‘3i’ to Develop Microscopes of the Future Based on Weizmann Institute Inventions

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Yeda, the technology transfer arm of the Weizmann Institute of Science, has signed a license agreement with 3i. Other microscopy systems based on Weizmann research are being sold by ‘Idea Bio-Medical’

The imaging potential of cutting-edge microscopes will soon be expanded thanks to Weizmann Institute inventions. A licensing agreement for developing these inventions into commercial products has been signed recently between Yeda Research and Development Co., Weizmann’s technology transfer arm, and Intelligent Imaging Innovations (3i) in the United States.

Amir Naiberg, Yeda CEO: “Yeda’s business development activities cover all areas of science and explore business opportunities all over the world. The current agreement, signed with one of the world’s leading companies in the area of microscopy, is but one example of the great potential of Weizmann’s inventions in the field of physics.”

Confocal microscopy, sophisticated technology commonly used to obtain three-dimensional high-resolution images of living cells and tissues, works by focusing a light beam on the observed sample, illuminating it one point at a time. Sometimes, however, this point-by-point scanning takes too long. For example, in certain brain studies, scientists need to illuminate an entire network of neurons in a particular brain area simultaneously. Such illumination will now be possible thanks to a new Weizmann Institute approach called temporal focusing microscopy, invented by Prof. Yaron Silberberg and Dr. Dan Oron of the Physics of Complex Systems Department. As its name suggests, it works by controlling the focus of a laser light beam in time rather than in space: Light is beamed at the sample in long pulses, which shorten when the beam reaches the desired plane, producing the needed illumination. In this manner, a single exposure to a light source can illuminate an entire brain area. The method allows for outstanding precision: pulses lasting several femtoseconds – each femtosecond is a millionth of a billionth of a second – target specific neural network components in a millimeter-thick sample of brain tissue.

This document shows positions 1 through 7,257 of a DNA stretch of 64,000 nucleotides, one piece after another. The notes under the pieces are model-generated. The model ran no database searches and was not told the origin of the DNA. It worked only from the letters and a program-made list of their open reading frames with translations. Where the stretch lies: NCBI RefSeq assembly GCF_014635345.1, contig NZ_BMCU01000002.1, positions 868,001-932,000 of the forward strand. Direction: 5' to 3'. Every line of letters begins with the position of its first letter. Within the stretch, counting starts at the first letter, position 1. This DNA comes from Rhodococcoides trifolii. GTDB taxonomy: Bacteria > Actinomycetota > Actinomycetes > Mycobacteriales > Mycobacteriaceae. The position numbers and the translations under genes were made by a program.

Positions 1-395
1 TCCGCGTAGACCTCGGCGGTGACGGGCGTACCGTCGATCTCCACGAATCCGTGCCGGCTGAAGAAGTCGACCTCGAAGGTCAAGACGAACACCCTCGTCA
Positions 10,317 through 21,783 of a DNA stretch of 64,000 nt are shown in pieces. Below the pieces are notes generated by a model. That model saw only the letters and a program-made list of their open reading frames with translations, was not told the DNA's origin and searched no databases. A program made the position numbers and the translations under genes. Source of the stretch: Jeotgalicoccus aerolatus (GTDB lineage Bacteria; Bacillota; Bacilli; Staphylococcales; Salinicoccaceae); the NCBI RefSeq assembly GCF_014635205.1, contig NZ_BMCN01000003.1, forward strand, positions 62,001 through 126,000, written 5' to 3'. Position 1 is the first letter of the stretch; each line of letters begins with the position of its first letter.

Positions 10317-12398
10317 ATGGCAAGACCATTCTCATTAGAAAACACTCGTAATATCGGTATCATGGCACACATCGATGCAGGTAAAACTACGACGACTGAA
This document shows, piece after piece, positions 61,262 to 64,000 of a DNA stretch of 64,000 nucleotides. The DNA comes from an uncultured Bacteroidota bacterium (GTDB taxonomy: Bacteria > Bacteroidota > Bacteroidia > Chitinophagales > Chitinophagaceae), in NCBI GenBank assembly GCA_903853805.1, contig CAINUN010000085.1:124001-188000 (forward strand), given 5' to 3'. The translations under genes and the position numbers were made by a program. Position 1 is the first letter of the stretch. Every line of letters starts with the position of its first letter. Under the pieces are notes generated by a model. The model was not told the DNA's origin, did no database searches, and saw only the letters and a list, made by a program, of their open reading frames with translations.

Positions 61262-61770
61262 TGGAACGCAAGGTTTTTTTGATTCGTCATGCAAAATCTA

Says Dr. Karl Kilborn, Copresident of 3i: “We look forward to incorporating temporal focusing in several upcoming products designed for optogenetics, as well as for other photomanipulation applications. In all such applications, a simultaneous illumination of numerous cells, or numerous parts of one cell in a single plane, is critical. It is essential for understanding the behavior of complex neural circuits or other biological phenomena that occur too fast for studying them with sequential illumination approaches.”

Other optical systems based on Weizmann Institute inventions are already being marketed by Idea Bio-Medical Ltd., a daughter company of IDEA Machine Development, Design and Production Ltd., headquartered in Rehovot. These systems – WiSoft, Argus and Hermes – make it possible to perform imaging of living cells and cellular structures at high resolution and in high throughput, without losing important biological information. The obtained images, focused at all magnifications, are produced with the help of dedicated software that enables a rapid analysis of the data.

Shlomo Turgeman, CEO of Idea Bio-Medical: “We have recently signed two agreements for the sale of the Hermes system abroad – one to a medical university and another to a large pharmaceutical company. We are about to sign several additional deals. In fact, we are in the process of rapidly building a global distribution network.”
Microscope images of cells (l) with and (r) without temporal focusing

Dr. Dan Oron’s research is supported by the Wolfson Family Charitable Trust; Yossie and Dana Hollander, Israel; the European Research Council; and the Crown Photonics Center. Dr. Oron is the incumbent of the Recanati Career Development Chair of Energy Research in Perpetuity.

Prof. Yaron Silberberg’s research is supported by the Crown Photonics Center, which he heads; the Cymerman - Jakubskind Prize; and the European Research Council. Prof. Silberberg is the incumbent of the Harry Weinrebe Professorial Chair of Laser Physics.